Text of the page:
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Cataract Surgery May Not Lead To Age-Related Macular Degeneration

November 20, 2012

New study shows there is no apparent risk of AMD following cataract surgery.

Any major surgical procedure comes with a certain amount of possible risks and side effects. For patients who are undergoing eye surgery, these side effects could involve minor irritation or soreness following the surgery, or sometimes even larger risks depending on just how complicated and serious the procedure may be.

Luckily for most patients undergoing procedures such as LASIK or cataract surgery, the chance of developing these side effects continues to decline with the constant advancement in research and laser technology.

One particular vision side effect that has always been highly debated in the field of vision correction is the development of age-related macular degeneration (AMD) following cataract surgery. AMD occurs when there is a deterioration or breakdown of the eye’s macula―the small area in the retina . The macula is the part of the retina that is responsible for your central vision, allowing you to see fine details clearly.

Researchers have always believed that the connection between AMD and cataract surgery was potentially due to the increased light exposure following the procedure―specifically blue light, which is not shielded when a lens is removed or replaced during surgery.

Newer implantable lenses have even adopted blue-light filters as a way to decrease the risk of progression to late-stage AMD following the procedure. However, new research shows that while cataract surgery may be associated with early changes in indicators of the disease, it does not appear to actually increase the risk of AMD among post-cataract surgery patients.

According to a report written by Paul Mitchell, MD, PhD, of the University of Sydney, and colleagues in the November issue of Ophthalmology, there was no increased risk of developing late or early AMD or reticular drusen in a 3-year interim analysis of a 5-year prospective cohort trial.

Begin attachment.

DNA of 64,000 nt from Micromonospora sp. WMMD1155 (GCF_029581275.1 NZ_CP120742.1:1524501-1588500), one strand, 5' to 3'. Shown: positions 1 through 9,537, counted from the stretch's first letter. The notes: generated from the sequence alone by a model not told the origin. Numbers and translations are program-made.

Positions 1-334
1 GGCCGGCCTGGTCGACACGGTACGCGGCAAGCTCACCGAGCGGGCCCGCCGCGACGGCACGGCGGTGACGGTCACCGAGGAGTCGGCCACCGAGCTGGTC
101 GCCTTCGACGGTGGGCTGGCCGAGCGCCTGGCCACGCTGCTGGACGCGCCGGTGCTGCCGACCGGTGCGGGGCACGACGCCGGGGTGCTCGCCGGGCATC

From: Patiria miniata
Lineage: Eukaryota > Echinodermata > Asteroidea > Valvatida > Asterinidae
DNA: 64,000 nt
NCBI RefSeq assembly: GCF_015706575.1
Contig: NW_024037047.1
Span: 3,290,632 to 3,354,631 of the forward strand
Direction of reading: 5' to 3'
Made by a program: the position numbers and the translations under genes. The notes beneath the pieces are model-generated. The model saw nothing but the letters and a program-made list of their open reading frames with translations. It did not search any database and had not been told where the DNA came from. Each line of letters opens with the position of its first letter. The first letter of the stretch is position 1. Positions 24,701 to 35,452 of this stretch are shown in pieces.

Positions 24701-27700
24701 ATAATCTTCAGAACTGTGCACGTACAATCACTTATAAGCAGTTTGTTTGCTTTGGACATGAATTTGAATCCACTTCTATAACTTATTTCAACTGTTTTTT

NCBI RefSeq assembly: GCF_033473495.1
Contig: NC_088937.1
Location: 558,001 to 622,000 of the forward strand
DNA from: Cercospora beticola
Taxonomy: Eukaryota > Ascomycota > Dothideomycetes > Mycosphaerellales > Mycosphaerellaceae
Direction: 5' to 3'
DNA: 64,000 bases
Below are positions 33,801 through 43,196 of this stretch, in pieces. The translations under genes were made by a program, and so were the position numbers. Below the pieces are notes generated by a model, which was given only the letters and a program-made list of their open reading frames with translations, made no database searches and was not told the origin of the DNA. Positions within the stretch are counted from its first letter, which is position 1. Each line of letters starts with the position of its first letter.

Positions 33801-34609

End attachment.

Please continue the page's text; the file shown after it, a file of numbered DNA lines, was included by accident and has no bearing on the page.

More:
To look further into the possible associations between cataract surgery and progression of AMD, Mitchell and colleagues conducted the Australian Cataract Surgery and Age-related Macular Degeneration (CSAMD) study, following 1,851 patients who had cataract surgery at Westmead Hospital in Sydney.

Among the cohort, 308 patients at risk of late AMD and 217 patients at risk of early AMD remained unilaterally phakic for at least 24 months. Of those 308 patients, late AMD developed in 1.3% of operated eyes and in 2.3% of non-operated eyes after adjusting for presence of early AMD at baseline. Of the 217 patients at risk of early AMD, the condition developed in 10.6% of operated eyes and in 9.7% of non-operated eyes. Both studies proved that there was not a significant difference between the two eyes.

This study is very reassuring for individuals with AMD who have been apprehensive about whether or not their AMD would progress due to the intervention of cataract surgery for vision rehabilitation. However, all possible side effects and risks of cataract surgery should still be discussed with an eye doctor before undergoing the procedure.

To schedule your free vision consultation or to learn more about whether or not you are a good candidate for cataract surgery, be sure to contact OCLI today at (973) 560-1500.


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